“Judith is absolutely the most generous, open-arms-to-the-world person. But when we’re out on the beach looking for trash, she is ruthless (laughs).

“No, no! That’s not true!”

“She’ll find a beautiful piece of plastic, look back at me, and just wag it in my face!”

Teasing aside, Richard and Judith truly enjoy their fierce competitions to find the “rarest” piece of plastic on the sand. In fact, it’s their way of making up for lost time together.

On their first date in 1999, Richard and Judith discovered something startling: for the last three years, they’d both been combing North Bay beaches for plastic trash, turning their hauls into artwork – without ever crossing paths.

They’ve now spent just under 20 years scouring the same 1,000 yards of Kehoe Beach together. Richard says there’s a good reason why they rival each other to find the most compelling plastic. “One has to make a game of this … or you could fall into a deep pit of despair.”

Indeed, “despair” got them started in this line of work. Judith was teaching art at the College of Marin, and she often ate her lunch on a bench facing Richardson Bay. But she was saddened to find the “lovely view of San Francisco” obscured by “plastic debris that would wash in.” One day, Judith started collecting some of that plastic and turning it into art – her way of transforming waste into something beautiful.

Richard had his “a-ha” moment when he was building a nine-foot sculpture out of aluminum for his M.F.A project at the University of Wisconsin. “At the end of it, I was in great despair because the U.S. had just celebrated the first Earth Day in 1970, and I attended at the National Mall, and I was aware of what was going on in the planet, and I thought: ‘I’m using all these materials — for what?’”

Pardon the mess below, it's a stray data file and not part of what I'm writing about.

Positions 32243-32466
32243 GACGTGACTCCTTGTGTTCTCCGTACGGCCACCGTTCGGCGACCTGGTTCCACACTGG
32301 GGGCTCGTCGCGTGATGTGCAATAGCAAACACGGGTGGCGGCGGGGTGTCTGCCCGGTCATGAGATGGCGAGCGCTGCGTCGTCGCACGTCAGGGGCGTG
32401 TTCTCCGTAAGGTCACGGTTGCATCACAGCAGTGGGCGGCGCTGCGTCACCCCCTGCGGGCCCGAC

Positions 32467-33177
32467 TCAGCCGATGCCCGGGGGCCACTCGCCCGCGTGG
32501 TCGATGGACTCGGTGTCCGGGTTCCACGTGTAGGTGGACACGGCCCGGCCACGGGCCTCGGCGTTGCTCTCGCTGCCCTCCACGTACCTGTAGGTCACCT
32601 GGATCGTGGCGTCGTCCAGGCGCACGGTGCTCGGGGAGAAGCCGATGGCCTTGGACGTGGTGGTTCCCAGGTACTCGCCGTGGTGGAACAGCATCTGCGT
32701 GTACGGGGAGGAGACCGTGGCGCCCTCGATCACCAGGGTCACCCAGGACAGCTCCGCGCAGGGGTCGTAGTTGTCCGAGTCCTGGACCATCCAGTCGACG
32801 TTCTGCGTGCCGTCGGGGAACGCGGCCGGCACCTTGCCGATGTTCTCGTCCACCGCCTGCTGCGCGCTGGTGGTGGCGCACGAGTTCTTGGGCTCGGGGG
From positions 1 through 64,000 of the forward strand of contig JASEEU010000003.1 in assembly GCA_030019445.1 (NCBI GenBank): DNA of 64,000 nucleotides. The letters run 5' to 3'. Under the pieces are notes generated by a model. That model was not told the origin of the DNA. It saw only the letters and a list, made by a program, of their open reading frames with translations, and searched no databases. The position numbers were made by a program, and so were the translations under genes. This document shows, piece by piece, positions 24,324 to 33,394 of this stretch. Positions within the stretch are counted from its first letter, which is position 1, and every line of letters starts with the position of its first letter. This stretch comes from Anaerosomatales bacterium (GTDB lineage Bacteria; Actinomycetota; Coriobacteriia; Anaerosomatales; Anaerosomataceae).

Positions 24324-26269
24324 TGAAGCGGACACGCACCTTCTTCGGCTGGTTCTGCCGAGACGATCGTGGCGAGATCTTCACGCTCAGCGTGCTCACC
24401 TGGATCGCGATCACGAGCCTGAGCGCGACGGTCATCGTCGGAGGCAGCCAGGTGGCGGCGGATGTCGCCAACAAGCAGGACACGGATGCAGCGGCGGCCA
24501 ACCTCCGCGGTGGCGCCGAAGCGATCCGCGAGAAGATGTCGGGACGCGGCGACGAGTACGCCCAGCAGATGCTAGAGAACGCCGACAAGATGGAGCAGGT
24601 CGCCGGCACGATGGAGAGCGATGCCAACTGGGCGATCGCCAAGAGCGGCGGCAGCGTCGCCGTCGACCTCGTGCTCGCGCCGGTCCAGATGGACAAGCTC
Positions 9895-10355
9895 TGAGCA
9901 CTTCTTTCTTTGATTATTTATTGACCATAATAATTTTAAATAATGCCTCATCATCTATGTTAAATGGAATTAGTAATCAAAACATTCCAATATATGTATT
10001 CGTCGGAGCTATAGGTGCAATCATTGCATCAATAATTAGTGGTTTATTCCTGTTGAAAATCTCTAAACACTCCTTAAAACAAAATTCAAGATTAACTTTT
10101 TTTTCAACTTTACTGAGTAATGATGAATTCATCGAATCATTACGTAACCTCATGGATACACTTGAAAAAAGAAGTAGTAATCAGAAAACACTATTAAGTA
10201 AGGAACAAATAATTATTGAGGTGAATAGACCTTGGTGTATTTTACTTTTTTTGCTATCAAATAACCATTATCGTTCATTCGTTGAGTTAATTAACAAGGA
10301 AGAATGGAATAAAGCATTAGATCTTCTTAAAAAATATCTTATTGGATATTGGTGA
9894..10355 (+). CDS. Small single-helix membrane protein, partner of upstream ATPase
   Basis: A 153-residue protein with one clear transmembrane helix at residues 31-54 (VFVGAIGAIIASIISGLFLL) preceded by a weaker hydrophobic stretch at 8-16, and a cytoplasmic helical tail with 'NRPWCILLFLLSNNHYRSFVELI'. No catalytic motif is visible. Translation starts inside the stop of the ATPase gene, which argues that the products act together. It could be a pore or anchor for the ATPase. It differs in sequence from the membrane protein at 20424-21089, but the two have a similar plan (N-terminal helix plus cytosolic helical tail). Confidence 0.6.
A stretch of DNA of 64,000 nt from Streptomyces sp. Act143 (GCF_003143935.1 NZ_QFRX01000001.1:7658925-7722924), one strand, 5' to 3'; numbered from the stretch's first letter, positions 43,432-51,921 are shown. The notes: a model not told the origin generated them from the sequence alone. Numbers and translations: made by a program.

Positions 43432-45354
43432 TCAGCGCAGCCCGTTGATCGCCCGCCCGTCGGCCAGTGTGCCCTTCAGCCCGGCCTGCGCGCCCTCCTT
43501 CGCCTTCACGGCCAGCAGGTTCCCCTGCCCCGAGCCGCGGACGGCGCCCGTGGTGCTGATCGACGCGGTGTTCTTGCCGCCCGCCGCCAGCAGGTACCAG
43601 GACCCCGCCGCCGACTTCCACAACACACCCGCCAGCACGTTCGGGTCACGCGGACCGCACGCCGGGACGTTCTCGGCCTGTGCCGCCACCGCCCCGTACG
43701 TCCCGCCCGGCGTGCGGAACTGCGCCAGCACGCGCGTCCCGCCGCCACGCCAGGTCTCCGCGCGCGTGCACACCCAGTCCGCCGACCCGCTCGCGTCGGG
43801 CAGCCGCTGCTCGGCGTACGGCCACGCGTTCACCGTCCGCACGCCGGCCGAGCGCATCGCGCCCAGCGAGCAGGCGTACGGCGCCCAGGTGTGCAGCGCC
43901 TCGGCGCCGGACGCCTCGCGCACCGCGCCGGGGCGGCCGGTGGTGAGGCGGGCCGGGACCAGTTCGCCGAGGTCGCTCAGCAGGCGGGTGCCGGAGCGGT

Now, like Save The Bay’s plucky Restoration team, Richard and Judith brave “blazing heat and blistering cold” as they work to raise awareness about plastic pollution in the way they know best. The couple also embodies Save The Bay’s spirit of collaboration, hashing out every idea until they feel strongly about the same vision. Judith admits this can entail a bit of “stomping around the house,” but the end result is well worth a little tension: “we both sign our names on every single piece we make.”

Their teamwork certainly bears fruit: the couple’s artwork has been showcased in more than 70 exhibitions across galleries, museums, and educational centers. During Save The Bay’s Bay Day celebration last year, the Langs donated a big pile of plastic so that people of all ages could try their hand at turning trash into art. Judith and Richard were delighted to hear that: “people took to it immediately – no instruction needed.”

Judith and Richard are always glad to see these scraps transform, as the artists believe deeply: “if you don’t give style to something painful, you’re just going to depress yourself.” Indeed, humor has been the driving force in their work on plastic pollution.

As Judith puts it, “we joke that we’re the world’s smallest NGO and we’re not even that well-organized. We’re just people who’ve devoted their lives to 1,000 yards of beach.”

 

Glennis Markison

Glennis Markison is thrilled to share Save The Bay’s stories online and offline. Before joining the team as Content and Social Media Manager, she worked at CBS San Francisco as a public affairs producer and later full-time writer for the KPIX 5 Morning News. A San Francisco native, Glennis is always on the lookout for dim sum bakeries, string quartet recitals, and seamless Muni connections.